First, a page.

The conversation ended after my suggestion that, alternatively, their group should consider fulfilling the needs the communities have already articulated I even emailed them a list. I never heard back from them.
The point is that that one call represented other similar ill-conceived, and usually opportunistic, efforts that have unearthed since the tsunami. From the European Union’s promise of shipping its excess capacity represented by industrial vessels to the millions of dollars going to redeveloping coastal areas in a fashion that would keep the fishermen out and who knows what in, the prospects could range from destructive to unhelpful to the marine environment.
The industrial-scale factory fishing and aquaculture operations, with sights fixed on the current vacuum created by the tsunami-stricken state of the Southeast Asian fishing communities, follow the agribusiness model, which has already left its destructive mark on global food supply, land use and small-scale farmers.
The small-scale fishing communities of the region were the ones most severely affected. Their tradition of using lower-impact fishing methods employed at lower scales and rates has less effect on the marine ecosystem and leads to higher contributions to their local fishing economies.
From the US to India, fishing communities are fighting against industrial aquacultureparticularly shrimp and salmonand factory-style, industrial fishing operations.
Many of the Asian fishing communities affected by the tsunami have historically presented a nearly impenetrable fortress that has repeatedly fended off efforts for expansion of shrimp farms and issuance of joint-venture permits to distant-water industrial fishing fleets implicated elsewhere in large-scale overfishing and marine ecosystem damage, as well as in displacing fishing communities.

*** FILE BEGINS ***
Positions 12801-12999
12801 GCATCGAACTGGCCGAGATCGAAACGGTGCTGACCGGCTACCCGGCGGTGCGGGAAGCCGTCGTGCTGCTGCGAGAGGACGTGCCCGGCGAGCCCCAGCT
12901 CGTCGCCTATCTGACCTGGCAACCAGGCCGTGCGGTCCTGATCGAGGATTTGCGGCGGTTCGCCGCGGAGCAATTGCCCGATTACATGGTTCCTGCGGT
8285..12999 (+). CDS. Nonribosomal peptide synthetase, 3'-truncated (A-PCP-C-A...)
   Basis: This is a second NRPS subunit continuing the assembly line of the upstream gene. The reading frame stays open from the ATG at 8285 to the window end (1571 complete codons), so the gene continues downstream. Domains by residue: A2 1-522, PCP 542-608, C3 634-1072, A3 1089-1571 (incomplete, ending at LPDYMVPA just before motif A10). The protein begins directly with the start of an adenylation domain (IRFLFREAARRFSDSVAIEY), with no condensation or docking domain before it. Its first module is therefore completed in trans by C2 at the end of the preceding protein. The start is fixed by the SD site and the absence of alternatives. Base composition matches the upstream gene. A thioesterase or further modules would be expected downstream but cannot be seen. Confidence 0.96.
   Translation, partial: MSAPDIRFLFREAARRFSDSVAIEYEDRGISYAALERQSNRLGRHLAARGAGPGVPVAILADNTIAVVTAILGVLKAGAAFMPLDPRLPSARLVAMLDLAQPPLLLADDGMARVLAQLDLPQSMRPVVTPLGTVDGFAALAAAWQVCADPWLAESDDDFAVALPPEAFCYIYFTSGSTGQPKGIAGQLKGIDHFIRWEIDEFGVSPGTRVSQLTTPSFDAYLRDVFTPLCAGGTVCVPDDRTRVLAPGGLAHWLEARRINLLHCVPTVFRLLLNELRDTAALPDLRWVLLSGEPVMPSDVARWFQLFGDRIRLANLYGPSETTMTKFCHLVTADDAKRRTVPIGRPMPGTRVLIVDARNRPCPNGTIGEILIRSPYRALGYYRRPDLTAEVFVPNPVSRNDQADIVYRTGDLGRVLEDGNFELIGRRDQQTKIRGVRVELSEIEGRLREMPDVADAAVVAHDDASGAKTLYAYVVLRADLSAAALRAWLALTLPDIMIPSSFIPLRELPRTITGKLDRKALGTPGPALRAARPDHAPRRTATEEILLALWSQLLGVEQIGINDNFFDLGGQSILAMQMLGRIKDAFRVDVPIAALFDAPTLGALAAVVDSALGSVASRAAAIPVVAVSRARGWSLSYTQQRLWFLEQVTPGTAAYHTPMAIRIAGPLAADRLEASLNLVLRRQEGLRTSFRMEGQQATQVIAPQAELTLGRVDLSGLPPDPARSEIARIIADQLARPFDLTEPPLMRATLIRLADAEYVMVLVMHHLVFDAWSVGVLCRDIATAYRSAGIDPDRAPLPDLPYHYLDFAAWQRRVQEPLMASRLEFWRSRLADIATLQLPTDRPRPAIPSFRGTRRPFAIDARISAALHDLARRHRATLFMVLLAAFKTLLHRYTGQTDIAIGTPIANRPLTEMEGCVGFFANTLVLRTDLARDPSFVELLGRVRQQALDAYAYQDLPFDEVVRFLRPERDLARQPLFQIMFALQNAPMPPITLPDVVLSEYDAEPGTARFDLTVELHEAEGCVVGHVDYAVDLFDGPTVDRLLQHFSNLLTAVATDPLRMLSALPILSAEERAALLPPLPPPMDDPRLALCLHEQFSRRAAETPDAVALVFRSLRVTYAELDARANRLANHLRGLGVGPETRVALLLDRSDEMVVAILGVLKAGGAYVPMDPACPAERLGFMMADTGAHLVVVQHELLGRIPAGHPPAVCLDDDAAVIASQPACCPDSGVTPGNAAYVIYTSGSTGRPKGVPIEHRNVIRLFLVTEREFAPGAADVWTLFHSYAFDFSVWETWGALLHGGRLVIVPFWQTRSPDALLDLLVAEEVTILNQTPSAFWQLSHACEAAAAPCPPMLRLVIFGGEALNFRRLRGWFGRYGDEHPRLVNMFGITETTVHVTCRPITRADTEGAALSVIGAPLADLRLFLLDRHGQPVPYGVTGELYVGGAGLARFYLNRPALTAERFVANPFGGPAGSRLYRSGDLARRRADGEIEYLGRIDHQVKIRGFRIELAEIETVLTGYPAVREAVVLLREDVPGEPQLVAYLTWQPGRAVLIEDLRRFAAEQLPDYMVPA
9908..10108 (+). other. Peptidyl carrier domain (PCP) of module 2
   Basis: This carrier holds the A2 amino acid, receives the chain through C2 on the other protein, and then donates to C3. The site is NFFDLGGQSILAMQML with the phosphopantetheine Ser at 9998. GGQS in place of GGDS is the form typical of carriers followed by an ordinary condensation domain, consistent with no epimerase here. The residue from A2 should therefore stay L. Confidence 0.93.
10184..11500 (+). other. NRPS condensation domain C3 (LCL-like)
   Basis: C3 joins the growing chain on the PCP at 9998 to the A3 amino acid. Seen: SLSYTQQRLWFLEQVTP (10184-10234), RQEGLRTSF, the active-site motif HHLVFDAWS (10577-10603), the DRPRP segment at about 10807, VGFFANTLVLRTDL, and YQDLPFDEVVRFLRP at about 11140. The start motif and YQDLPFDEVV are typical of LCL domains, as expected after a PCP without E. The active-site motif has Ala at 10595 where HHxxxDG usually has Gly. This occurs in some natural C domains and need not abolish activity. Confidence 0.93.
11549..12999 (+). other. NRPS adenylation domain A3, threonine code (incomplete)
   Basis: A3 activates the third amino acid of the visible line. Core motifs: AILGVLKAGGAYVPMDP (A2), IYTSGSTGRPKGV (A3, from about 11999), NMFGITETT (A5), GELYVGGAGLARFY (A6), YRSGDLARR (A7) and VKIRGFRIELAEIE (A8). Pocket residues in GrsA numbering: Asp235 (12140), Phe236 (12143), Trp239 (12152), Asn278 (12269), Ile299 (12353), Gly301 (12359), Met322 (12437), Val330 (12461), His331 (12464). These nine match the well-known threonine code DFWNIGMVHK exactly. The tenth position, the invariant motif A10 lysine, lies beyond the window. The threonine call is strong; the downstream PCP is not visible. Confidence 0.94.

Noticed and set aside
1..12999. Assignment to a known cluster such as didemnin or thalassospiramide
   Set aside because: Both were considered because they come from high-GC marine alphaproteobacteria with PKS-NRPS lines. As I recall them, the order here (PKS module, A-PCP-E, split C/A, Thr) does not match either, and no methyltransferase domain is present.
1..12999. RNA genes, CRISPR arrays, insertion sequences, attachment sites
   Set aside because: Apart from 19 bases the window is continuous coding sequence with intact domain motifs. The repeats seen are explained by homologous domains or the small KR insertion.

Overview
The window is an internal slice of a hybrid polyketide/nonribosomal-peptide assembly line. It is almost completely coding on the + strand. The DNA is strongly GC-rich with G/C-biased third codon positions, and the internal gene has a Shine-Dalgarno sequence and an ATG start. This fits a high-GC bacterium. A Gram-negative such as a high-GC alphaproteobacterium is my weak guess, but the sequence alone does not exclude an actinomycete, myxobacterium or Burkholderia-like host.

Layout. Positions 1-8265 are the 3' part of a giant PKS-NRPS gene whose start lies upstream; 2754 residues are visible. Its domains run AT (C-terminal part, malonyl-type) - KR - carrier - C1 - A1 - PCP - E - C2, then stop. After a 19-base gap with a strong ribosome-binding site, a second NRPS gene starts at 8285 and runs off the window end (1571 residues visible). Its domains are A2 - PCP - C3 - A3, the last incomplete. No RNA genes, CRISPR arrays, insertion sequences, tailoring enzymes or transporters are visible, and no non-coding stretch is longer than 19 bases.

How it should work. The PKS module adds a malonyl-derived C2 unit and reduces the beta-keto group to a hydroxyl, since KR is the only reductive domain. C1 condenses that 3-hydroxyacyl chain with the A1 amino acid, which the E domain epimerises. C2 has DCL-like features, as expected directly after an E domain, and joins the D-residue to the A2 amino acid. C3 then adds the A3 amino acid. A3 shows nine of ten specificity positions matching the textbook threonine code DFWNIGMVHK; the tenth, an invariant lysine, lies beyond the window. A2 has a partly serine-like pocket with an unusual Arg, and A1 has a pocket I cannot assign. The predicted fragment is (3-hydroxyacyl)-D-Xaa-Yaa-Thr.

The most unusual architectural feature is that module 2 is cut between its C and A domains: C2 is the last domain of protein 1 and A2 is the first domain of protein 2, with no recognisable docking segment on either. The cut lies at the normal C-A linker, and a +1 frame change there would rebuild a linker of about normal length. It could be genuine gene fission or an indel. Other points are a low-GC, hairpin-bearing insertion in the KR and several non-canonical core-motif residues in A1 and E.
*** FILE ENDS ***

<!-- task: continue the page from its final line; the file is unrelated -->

At such times of tragedy, it is hard to pick a bad place to give, but we chose to put money directly in the hands of fishing community groups that know what to do but do not have the means to do it. And we are not alone in thinking this is right, as proven by those who have given to the fund and the many letters of support for our work.
We should be very careful that when giving, we’re not just giving to organizations that create dependency and replicate unequal and unfair power relationships, says Karla Zombro, a community activist working with AGENDA, a grassroots economic and social justice organization in south central Los Angeles.
Of Sri Lankan heritage, Zombro had planned, before the tsunami struck, to visit her mother’s birth place, but she could keep her plans to visit the country only a week after the disaster. While there, Zombro met with the National Fisheries Solidarity (NAFSO), one of the Sri Lanka-based affiliates of the World Forum of Fisher People (WFFP).
Organizations like NAFSO have a long-term commitment to the people there and represent their interests. These are the ones we should be supporting, says Zombro. NAFSO is not about cooking for refugees, it’s about letting them have the dignity to cook and fish for themselves. My people are not victims, they are survivors… and they have their own ideas about what needs to be done.